They’re against profits, not for health

Stuff reports:

A coalition of health promoters and academics have joined forces to lobby the Government for more regulation on food, tobacco and alcohol companies. 

Health Coalition Aotearoa includes 25 health groups and 55 health professors working to reduce the burden of preventable diseases associated with obesity, tobacco and the harmful consumption of alcohol. 

Coalition members included the Cancer Society, Alcohol Action NZ, Hāpai Te Hauora, the Heart Foundation and academics from Otago, Victoria, Massey and Auckland universities.

Hapai Te Hauora spokeswoman Selah Hart said the group wanted the Government flex its legislative muscle to help “un-mesmerise our communities so they understand the harms”.

“It’s about fighting the big corporations that have huge bank accounts to continue to propel all of these products into our households,” Hart said.

In 2017, McDonald’s Restaurants New Zealand made $67m profit and DB Breweries Limited made $30.4m.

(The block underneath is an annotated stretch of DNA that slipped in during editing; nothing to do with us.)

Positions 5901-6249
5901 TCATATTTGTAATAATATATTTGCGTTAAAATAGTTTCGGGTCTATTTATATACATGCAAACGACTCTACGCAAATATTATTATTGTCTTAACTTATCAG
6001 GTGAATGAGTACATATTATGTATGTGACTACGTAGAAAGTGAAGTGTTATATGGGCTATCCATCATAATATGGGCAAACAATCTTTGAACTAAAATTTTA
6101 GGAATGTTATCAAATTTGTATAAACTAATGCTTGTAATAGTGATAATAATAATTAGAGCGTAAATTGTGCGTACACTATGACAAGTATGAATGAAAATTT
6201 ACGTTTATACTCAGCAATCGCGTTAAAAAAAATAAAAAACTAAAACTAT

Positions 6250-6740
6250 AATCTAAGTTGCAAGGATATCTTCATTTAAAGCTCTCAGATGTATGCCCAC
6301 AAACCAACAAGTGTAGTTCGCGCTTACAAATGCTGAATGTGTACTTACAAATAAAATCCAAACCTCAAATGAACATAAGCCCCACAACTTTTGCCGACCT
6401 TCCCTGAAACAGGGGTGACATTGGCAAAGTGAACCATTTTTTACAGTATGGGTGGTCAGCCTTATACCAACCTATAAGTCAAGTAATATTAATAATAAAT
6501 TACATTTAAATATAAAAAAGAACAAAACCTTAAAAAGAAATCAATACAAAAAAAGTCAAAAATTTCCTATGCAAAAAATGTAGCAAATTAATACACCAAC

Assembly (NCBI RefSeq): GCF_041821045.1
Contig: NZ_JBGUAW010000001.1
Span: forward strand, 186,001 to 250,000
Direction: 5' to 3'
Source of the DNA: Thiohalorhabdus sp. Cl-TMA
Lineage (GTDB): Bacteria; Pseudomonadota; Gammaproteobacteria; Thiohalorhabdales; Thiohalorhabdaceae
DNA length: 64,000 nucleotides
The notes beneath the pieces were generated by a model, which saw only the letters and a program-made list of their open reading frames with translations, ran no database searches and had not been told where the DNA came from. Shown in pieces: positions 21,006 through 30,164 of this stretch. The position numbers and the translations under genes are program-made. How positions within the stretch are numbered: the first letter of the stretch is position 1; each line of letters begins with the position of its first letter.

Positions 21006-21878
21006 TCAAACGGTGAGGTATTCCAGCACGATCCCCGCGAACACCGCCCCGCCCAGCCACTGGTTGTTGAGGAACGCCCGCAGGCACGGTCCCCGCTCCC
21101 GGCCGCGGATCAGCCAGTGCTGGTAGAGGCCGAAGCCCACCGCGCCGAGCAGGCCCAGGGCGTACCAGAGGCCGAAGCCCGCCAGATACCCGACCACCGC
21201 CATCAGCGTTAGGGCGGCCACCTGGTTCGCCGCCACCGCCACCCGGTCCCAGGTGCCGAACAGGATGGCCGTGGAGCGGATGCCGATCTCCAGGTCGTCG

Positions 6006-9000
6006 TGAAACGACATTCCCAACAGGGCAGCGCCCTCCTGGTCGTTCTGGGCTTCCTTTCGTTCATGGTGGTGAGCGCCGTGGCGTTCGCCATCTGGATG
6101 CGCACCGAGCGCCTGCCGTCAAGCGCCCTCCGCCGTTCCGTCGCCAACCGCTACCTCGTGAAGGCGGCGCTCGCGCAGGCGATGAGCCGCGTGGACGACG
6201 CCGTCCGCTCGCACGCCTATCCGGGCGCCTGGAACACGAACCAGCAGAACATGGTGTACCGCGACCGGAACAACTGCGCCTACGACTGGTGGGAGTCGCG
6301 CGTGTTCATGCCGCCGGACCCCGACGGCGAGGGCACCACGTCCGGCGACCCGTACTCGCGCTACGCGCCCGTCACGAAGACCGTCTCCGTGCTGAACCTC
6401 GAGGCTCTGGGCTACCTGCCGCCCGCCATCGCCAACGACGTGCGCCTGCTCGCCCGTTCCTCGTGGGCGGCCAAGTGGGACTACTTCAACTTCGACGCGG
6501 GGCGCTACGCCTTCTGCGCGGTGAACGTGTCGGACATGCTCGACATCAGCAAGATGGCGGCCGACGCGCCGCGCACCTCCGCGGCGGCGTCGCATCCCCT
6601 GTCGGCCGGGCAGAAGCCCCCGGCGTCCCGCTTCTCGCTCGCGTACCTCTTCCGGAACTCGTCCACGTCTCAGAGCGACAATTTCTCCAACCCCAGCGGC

As I have said before you can generally divide health activists up into two camps. The first genuinely focus on improving health outcomes. The second just hate companies that sell things they dislike, and their focus is on hurting the companies.

We can see this group falls into the second category. Their focus is that shock horror McDonald’s is a profitable company.

Auckland University population health Professor Boyd Swinburne said better policies were needed to help people “have a better shot at making healthier choices for themselves” and a greater share of the health budget was needed to close the “prevention gap”.

“At the moment there is very little spent on prevention given the harm these commodities create … so I guess there needs to be a stronger voice and stronger demand for these policies,” he said. 

Prevention sounds a fancy term for ban.

Clark has ruled out any new taxes during this term – including on sugary drinks. Swinburn said this was “deeply disappointing”. 

The Ministry of Health’s own commissioned advice is that they don’t work so it is far from disappointing. But if the aim is not to reduce obesity (which no sugar tax has ever done) but to reduce profits of companies that sell sugary drinks, then a sugar tax makes sense.

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